UK
12/05/2014 11:23 BST | Updated 14/05/2014 08:59 BST

David Cameron's Awkward #BringBackOurGirls Pledge Provokes Cynical Reaction

BBC
Cameron looked distinctly uncomfortable after being given the paper, but transformed his face into a concerned grimace

David Cameron, seemingly ambushed by CNN's Christiane Amanpour on the BBC's Andrew Marr show, did not look overly comfortable being thrust the hashtag #BringBackOurGirls.

With no option other to embrace the hashtag-holding, Cameron posed again with the paper after the show, though still looking a tad bewildered.

The viral slogan has been used as a way to raise awareness of the 276 schoolgirls kidnapped from a Chibok secondary school by militant Islamist group Boko Haram almost one month ago.

The prime minister's split-second (but obvious) hesitancy showed a marked difference in reaction to his counterpart's wife across the pond.

Michelle Obama gave a long address on the issue on Saturday, and was pictured posing with the hashtag on a piece of paper.

Cameron's discomfort at being handed the paper was not enough to save the prime minister from online ridicule.

Several pointed out that the sign was not even a real hashtag, with spaces in between the words.

Several prominent African commentators have already expressed unease at the hashtag's use by world leaders.

The BBC reported that while 22% of the tweets were from Nigeria, some 44% came from the US. Former US Secretary of State Hillary Clinton and Pakistani schoolgirl activist Malala Yousafzai have also tweeted the hashtag.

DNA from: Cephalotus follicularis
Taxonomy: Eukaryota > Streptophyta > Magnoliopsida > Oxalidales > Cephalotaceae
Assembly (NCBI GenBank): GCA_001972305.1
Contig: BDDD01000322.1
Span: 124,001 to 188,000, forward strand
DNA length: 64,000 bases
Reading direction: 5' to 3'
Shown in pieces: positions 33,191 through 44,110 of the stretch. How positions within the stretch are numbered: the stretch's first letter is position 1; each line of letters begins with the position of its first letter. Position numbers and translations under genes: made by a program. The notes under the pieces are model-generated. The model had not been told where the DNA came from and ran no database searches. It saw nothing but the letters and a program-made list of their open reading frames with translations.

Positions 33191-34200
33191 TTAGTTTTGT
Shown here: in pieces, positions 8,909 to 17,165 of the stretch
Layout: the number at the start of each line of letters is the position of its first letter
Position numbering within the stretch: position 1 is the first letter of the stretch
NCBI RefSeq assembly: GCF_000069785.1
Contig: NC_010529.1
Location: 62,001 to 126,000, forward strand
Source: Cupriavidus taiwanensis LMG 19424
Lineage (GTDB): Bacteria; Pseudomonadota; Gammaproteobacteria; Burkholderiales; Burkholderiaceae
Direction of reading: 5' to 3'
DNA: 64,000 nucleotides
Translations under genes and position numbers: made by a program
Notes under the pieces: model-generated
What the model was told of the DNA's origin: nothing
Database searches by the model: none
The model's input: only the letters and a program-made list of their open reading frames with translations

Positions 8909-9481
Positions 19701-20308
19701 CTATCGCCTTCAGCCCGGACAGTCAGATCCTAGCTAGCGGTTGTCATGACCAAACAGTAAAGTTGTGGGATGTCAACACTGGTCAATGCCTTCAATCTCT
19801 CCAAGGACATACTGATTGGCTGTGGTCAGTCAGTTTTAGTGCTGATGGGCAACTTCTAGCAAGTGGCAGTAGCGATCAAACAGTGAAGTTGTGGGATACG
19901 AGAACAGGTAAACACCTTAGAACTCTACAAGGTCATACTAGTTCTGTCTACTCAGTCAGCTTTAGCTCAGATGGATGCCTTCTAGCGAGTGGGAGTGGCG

Singer Chris Brown's #BringBackOurGirls tweet featured a picture of a girl from Guinea-Bissau.

Writing in the Huffington Post, Jumoke Balogun, the co-founder of Compare Afrique, said: "Simple question. Are you Nigerian? Do you have constitutional rights accorded to Nigerians to participate in their democratic process?

"If not, I have news for you. You can't do anything about the girls missing in Nigeria. You can't.

"When you pressure Western powers, particularly the American government, to get involved in African affairs, and when you champion military intervention, you become part of a much larger problem. You become a complicit participant in a military expansionist agenda on the continent of Africa. This is not good."

There has also been some controversy over the creator of the #BringBackOurGirls hashtag. In interviews, American filmmaker Ramaa Mosley said she was moved to tears by the abductions in Nigeria "began tweeting and hashtagging one particular phrase #bringbackourgirls," she posted on Facebook.

But the Wall Street Journal said that in face the slogan had been created by Nigerian lawyer Ibrahim Musa, who adapted a chant he heard on television there.